Another disconcerting call was to the State Merit System to discuss Phil’s retirement and health insurance benefits. Unlike Social Security, the system didn’t reach a long arm intomy checking account. Instead, they withheld future funds too long for comfort. Even worse, my health care benefits were suspended for more than a month while they converted their records to reflect my new status. They dubbed the time a “nuisance period.” I would have given it a very different name had I required hospitalization.

By the end of the first round of calls, I felt totally disenfranchised. Was I worth less now that I was no longer half of a twosome? How much more prepared I might have been had we researched the various bureaucratic regulations and kept a notebook showing the location of all the important documents – bank accounts, original life insurance policies, mortgage information.

Instead of a major annoyance, a change in my cell phone plan became a blessing in disguise. Because it was in Phil’s name, the mega-company not only denied my request to drop our second phone, they dropped me. “So sorry. Regardless the circumstances, you’ll have to reapply,” the representative told me. Angrily, I tried to sign on with another provider. Once again -- despite an impeccable credit record -- I was refused service. This time it was because my Social Security number revealed “an odd code.”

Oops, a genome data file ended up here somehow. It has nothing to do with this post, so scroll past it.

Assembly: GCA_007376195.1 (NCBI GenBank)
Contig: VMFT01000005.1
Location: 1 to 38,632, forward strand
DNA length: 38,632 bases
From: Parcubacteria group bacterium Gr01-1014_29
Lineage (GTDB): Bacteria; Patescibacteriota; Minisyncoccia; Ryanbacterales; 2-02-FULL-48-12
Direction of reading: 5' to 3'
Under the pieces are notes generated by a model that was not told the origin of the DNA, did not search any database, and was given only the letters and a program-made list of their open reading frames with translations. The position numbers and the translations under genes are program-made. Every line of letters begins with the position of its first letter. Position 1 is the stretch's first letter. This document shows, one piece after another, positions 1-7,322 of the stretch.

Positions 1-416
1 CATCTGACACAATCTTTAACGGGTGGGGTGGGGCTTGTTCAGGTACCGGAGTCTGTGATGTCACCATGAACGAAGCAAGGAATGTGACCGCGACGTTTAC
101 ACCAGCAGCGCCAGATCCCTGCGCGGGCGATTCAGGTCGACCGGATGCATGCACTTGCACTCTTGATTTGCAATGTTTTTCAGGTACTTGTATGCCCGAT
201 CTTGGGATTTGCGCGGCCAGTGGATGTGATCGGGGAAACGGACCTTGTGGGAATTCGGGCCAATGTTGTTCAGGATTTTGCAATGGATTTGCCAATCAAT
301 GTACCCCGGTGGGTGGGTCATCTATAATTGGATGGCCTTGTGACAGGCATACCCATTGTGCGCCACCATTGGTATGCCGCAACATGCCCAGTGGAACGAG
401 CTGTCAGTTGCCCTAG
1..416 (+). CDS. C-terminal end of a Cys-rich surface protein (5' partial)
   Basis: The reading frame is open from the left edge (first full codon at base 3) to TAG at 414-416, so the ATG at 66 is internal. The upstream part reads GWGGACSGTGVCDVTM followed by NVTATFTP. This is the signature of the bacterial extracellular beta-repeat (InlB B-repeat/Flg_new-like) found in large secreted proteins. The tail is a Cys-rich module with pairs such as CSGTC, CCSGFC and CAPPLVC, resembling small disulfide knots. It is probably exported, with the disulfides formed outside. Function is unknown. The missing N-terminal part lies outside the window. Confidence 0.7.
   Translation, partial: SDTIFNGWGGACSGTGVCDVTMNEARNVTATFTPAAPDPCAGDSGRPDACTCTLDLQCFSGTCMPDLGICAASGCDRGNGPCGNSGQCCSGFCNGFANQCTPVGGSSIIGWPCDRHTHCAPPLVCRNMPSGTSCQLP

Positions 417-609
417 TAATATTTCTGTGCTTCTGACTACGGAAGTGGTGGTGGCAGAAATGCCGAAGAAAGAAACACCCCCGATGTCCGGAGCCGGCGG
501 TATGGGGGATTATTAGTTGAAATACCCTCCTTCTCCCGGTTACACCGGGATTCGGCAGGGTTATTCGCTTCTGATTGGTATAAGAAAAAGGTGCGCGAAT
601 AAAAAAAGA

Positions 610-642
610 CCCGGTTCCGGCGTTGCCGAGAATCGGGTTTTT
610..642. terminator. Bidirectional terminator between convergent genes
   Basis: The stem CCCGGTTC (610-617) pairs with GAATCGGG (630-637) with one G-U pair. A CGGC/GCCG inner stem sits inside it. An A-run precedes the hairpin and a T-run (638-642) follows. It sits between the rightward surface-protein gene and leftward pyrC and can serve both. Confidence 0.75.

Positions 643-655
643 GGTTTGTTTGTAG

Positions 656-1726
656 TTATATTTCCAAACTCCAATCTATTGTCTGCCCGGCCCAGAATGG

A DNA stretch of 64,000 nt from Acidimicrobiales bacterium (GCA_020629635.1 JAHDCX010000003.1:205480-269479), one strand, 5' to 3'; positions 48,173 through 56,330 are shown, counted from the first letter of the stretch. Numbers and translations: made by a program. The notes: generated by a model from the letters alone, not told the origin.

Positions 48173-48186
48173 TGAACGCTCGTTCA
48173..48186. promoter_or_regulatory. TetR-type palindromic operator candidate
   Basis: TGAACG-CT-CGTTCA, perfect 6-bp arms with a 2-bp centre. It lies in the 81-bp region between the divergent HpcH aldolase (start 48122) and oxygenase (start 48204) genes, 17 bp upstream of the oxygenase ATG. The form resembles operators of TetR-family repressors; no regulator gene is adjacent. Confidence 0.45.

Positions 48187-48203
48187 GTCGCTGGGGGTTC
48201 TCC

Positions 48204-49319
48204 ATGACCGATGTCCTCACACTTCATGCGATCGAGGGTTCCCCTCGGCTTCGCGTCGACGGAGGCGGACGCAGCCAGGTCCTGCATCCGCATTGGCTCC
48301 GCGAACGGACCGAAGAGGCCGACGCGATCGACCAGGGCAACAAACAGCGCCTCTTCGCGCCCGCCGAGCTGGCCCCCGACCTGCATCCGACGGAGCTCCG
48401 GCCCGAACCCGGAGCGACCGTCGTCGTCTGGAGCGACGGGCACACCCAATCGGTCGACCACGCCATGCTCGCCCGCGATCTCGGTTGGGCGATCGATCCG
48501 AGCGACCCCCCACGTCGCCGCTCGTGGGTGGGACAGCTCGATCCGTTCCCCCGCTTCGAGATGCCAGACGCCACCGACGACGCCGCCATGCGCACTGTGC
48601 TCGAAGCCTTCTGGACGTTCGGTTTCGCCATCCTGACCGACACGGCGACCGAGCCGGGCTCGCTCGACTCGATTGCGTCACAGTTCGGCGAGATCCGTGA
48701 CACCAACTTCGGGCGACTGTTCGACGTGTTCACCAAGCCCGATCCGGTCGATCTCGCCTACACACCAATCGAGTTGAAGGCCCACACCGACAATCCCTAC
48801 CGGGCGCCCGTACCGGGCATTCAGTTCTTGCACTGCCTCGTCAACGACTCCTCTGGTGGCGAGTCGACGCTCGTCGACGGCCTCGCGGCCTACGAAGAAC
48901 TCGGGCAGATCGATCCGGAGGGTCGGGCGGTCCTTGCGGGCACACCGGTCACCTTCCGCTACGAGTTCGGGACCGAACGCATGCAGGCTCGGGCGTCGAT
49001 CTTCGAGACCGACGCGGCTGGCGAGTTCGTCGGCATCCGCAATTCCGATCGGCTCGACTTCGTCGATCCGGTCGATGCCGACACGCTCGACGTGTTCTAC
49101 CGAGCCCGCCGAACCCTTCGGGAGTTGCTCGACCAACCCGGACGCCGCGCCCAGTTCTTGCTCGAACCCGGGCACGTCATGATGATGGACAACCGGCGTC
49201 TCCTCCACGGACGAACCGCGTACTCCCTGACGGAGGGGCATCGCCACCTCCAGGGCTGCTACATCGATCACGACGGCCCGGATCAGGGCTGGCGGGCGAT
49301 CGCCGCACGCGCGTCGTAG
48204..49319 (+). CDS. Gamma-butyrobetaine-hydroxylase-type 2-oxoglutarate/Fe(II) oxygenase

I gritted my teeth and contacted Social Security again. That “odd code” became the biggest debacle of all. Along with coding Phil’s account “deceased,” the clerk had inadvertently killed me off. Once again funds were withdrawn from my checking account. It took three months for the Feds to declare me among of the living and return the missing money. Duringthose first horrific months, I often wished they were correct.

“You quickly learn who your friends are in good times and bad,” a friend said recently. No one ever told me how many would soar with the angels to ease my way. Our neighborhood dinner club took over the open house that followed Phil’s funeral. They brought mountains of food, (wo)manned the house while we were gone and cleaned up afterward -- leaving enough meals inmy freezer for weeks to come. Writer friends took over my assignments. My next-door neighbor checked on me daily and still calls frequently. Phil’s buddies have initiated me into their Monday lunch bunch. My children were (and are) my sustenance, my seven young grandchildren, dessert.

On the first anniversary of Phil’s death, our family gathered to plant a memorial triangle of trees in front of the house. Across from my mother’s Japanese maple we planted one for my dad. Phil’s tree stands at the peak, much as he stood at the apex of my life. Each time I pass by, I can hear strains of the music he loved and the song of his life echoes in my heart.

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President, Southeast Chapter, The American Society of Journalists and Authors (ASJA)
Copyright © Mickey Goodman, Freelance Writer. All rights reserved.